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IVORY-BILLS  LiVE???!  ...

=> THE blog devoted to news and commentary on the most iconic bird in American ornithology, the Ivory-billed Woodpecker (IBWO)... and... sometimes other schtuff.
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"....The truth is out there."

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Wednesday, February 10, 2010

 

-- New Article From "Nature" --

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Online article from "Nature" recaps where the Ivory-billed Woodpecker recovery program is now (purportedly a new "recovery plan" is "on the verge" of approval)... and it ain't particularly pretty.

A few choice quotations below (with the usual precaution that sometimes reporters get things wrong):
"...the US Fish and Wildlife Service (FWS) is on the verge of approving a final recovery plan to manage the species. The plan will lay out a conservation strategy, including what habitat should be preserved — all for a bird that many prominent ornithologists have given up on."
"But after five years of fruitless searching, hopes of saving the species have faded. 'We don't believe a recoverable population of ivory-billed woodpeckers exists,' says Ron Rohrbaugh, a conservation biologist at Cornell University in Ithaca, New York, who headed the original search team."
"Jerome Jackson, an ornithologist at Florida Gulf Coast University in Fort Myers who serves on the FWS's ivory-billed woodpecker recovery team, says that a draft recovery plan from 2007 is 'incredibly biased'. In his view, the plans have overemphasized evidence of the bird's existence to shore up political support for saving it. 'I don't think I'm going to be happy with the final plan either,' he adds."
"Meanwhile, experts are dealing with protests by Daniel Rainsong, a landscaper based in Ames, Iowa, who says he recently photographed an ivory-billed woodpecker near the Sabine River in east Texas. Rainsong filed a formal complaint earlier this month alleging ethical and financial misconduct, because biologists he approached would not come with him to the Sabine region to confirm the sighting so that he could collect a $50,000 reward.
Rohrbaugh says the Cornell team will release an analysis of Rainsong's photo in about a week."
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Comments:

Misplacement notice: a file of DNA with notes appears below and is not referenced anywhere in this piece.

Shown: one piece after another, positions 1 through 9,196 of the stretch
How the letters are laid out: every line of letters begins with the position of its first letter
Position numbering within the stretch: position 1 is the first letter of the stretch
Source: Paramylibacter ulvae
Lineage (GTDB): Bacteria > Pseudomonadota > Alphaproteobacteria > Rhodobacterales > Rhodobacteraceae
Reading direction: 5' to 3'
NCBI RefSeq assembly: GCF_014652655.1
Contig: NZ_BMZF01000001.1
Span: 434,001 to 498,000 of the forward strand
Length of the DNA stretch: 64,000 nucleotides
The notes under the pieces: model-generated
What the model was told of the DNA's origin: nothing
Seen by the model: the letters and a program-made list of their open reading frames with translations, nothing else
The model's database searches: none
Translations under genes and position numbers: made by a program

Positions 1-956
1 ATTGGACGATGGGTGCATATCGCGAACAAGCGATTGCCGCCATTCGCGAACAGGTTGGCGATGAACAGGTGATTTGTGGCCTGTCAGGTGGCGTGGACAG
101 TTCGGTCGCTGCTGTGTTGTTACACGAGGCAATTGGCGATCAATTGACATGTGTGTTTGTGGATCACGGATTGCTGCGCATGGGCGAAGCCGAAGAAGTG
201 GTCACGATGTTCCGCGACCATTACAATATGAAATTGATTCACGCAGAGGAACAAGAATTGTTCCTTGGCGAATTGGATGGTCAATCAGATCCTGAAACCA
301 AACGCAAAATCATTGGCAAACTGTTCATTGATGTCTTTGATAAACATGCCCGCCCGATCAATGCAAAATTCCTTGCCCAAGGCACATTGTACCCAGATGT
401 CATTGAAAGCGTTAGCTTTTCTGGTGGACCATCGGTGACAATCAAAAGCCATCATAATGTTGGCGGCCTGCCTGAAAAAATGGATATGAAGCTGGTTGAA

What do you know about this statement from the article?

"Last December, an Indiana physician named Gary Erdy told Illinois officials he had a new photograph of an ivory-billed woodpecker from the same area. They later revoked his search permit."
 
actually, I'm checking into that right now; it involves a Reconyx photo (remote automatic camera), but that's all I know. If you followed the Erdy story last yr. you know there were several previous Reconyx photos of interest to some, from the same area -- I don't know if this photo is better or the same as prior ones.
 
Given the fact that the Rainsong is having to go to court to try to force a site visit, and the way he and his brother have behaved regarding the photo thus far, I think there's little mystery about what their report on the image will conclude: BOOOOGUS!!!!!

Rohrbaugh has always stuck to the straight Tanner line as far as potential habitat and such. Theoretically, if there are one male and one female left anywhere on earth then the population is potentially recoverable; it has been done before. And since Cornell's own statistics gave them an 80-something percent chance of missing a single bird in their most heavily searched area, you can't statistically conclude that the hypothetical NeoAdam and NeoEve for the species do not exist. But since we can't find them, if they are out there they are pretty much on their own, just has they have been all along. What good have human interventions ever done for this species in the past? The Singer Tract rediscovery lead to one bird getting shot and the entire habitat being clearcut.
 
Tom Nelson must be laughing himself to sleep every night
 
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